Let me start by introducing myself, my name is Trish Dodd, and I am Jack’s Mum. Other sections of this website already tell Jack’s story and how the Foundation has come to be. I want to expand a little about the concept of the Foundation and why it exists by telling a little of my story.
One phone call or knock on the door can change your life forever. It could be losing someone you love or the essence of someone you love. It could be life-changing injuries that will have a ripple effect on all who love or work with that person. Whatever the circumstances, that phone call or knock is every parent’s nightmare and the cause of much eye-rolling from every parent’s child.
For us, it began with an early morning phone call from one of Jack’s friends to tell us our handsome, funny boy had been in a crash. All the doctors would say to him was that he was alive. So began an ordeal that would last nine days in Maastricht University Hospital, we were never alone. With family and Jacks friends, we took up two waiting rooms in the Intensive Care ward. The staff were incredible, and his doctor is still in contact with us to this day, but the outcome for us was the loss of our only child. For others, it can be a brain or physical injury that will affect that person and extended friends and family for a lifetime. Whatever their circumstances in life, they are going to need medical, legal, financial and logistical support, immediately and often continuously. We shared these days with wonderful friends; we had second opinions from top neurosurgeons, we had the best legal advice, we had the daily support from the Irish Embassy. All David and I had to was concentrate on Jack.
As the days passed, hope faded of him making a full recovery; he never regained consciousness. But even the smallest bit of hope, well you cling to it and rightly so. Doctors can be the bearers of some terrible news, but by our nature, we would concentrate on the little bit of good news. Nobody has the right to take that away hope, so we hoped. Then, as Jack deteriorated, we began to plan a very different future for our family, and this was a very frightening time for all of us in those waiting rooms. When these plans also fell by the wayside, we were asked to make the decision to turn the machines that were keeping Jack alive off. Almost immediately after, we were asked about Organ donation. Looking back now, 15 months later, I know as awful as the days and nights were in the hospital, I would not have missed one of them. Each was another day with Jack, with our sunshine. It gave us time to say goodbye, time for one last chat, and to share one last laugh. When some people get that phone call or knock on the door, it is too late. For more, it is the start of a long and difficult road to recovery and/or caregiving.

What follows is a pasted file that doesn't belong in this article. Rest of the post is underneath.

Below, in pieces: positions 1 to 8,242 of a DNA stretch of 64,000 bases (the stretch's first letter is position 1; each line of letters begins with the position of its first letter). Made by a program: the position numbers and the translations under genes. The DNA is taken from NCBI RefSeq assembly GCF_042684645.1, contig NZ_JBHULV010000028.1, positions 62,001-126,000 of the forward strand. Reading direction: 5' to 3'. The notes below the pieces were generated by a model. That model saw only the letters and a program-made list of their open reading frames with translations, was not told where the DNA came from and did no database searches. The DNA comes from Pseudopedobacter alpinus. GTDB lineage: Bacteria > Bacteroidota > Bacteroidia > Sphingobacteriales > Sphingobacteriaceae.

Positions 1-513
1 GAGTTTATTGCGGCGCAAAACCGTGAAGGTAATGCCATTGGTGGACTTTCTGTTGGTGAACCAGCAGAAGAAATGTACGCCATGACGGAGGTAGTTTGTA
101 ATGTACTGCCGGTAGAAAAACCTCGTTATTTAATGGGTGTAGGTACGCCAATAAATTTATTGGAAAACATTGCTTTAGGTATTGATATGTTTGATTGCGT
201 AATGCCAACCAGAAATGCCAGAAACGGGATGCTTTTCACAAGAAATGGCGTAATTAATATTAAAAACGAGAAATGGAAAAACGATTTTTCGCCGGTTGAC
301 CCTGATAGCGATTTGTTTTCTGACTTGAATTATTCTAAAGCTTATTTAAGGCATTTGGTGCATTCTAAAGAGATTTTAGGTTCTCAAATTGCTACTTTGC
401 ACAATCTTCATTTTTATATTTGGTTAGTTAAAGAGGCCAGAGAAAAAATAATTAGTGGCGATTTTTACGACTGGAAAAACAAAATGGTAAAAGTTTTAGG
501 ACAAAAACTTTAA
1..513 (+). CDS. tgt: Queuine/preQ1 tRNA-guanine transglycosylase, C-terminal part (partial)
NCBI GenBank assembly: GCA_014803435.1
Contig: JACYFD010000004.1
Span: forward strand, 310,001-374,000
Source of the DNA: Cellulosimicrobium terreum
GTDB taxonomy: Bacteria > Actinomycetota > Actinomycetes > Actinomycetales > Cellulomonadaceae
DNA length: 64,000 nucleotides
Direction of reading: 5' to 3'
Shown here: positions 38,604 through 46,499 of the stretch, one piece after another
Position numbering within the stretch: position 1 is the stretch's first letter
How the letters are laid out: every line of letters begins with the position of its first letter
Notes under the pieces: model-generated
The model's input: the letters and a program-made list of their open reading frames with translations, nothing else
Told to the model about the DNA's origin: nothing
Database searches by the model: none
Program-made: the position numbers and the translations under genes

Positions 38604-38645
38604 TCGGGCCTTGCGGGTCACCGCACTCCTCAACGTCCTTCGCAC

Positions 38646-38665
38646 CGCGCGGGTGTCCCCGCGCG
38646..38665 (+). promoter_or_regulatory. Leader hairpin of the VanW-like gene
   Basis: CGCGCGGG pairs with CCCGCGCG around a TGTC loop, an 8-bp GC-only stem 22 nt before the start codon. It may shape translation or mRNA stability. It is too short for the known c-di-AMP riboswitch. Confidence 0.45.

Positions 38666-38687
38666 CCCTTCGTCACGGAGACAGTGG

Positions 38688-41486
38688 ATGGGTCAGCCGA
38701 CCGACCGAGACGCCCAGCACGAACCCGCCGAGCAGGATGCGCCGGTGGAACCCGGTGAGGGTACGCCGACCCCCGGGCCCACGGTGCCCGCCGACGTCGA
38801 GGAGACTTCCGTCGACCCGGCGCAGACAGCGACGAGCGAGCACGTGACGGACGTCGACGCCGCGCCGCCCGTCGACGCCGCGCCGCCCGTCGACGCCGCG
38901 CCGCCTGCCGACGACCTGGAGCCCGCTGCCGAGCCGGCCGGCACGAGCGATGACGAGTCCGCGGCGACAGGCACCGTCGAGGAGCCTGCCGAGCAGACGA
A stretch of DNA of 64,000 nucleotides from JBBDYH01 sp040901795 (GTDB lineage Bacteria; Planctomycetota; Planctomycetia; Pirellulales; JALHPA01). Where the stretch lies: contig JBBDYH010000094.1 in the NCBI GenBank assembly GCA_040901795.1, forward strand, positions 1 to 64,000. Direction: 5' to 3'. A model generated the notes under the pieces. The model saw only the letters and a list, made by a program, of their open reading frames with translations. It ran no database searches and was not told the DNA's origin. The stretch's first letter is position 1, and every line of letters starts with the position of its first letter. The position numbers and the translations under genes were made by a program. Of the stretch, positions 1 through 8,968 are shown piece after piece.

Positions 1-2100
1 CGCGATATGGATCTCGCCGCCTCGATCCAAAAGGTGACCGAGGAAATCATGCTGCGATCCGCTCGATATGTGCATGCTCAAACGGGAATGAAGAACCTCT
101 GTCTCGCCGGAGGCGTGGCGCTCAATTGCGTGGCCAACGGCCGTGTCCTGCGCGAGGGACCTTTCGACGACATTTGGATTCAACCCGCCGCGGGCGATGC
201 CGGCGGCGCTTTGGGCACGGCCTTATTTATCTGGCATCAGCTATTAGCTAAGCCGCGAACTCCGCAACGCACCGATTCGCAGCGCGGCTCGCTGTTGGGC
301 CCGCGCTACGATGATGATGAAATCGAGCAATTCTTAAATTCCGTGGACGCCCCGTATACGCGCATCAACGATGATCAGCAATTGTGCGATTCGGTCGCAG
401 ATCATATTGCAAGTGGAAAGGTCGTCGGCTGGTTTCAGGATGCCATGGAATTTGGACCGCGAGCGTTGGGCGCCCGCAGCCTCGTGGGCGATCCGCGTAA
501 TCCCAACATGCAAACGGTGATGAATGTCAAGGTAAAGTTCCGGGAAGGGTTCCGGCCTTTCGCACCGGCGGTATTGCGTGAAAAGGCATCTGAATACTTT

Jack spent a lot of his working life driving; he liked to be first into his yard in the mornings. He drove home that night, tired, he didn’t have to, and we all paid a terrible price. But we can minimise the risks.
Make sure you or your friends are fit to drive
Wear your riding hat
Look after your health and body
Maintain a good work-life balance
Be aware of the physical and emotional demands of our industry and treat these demands with respect. Running a business, managing time, staff and finances. Having the responsibility of valuable animals and competing takes its toll. With the Website database, we intend to have a network available that will lessen the demands on peoples time and provide outsourcing and advice.
Till next time,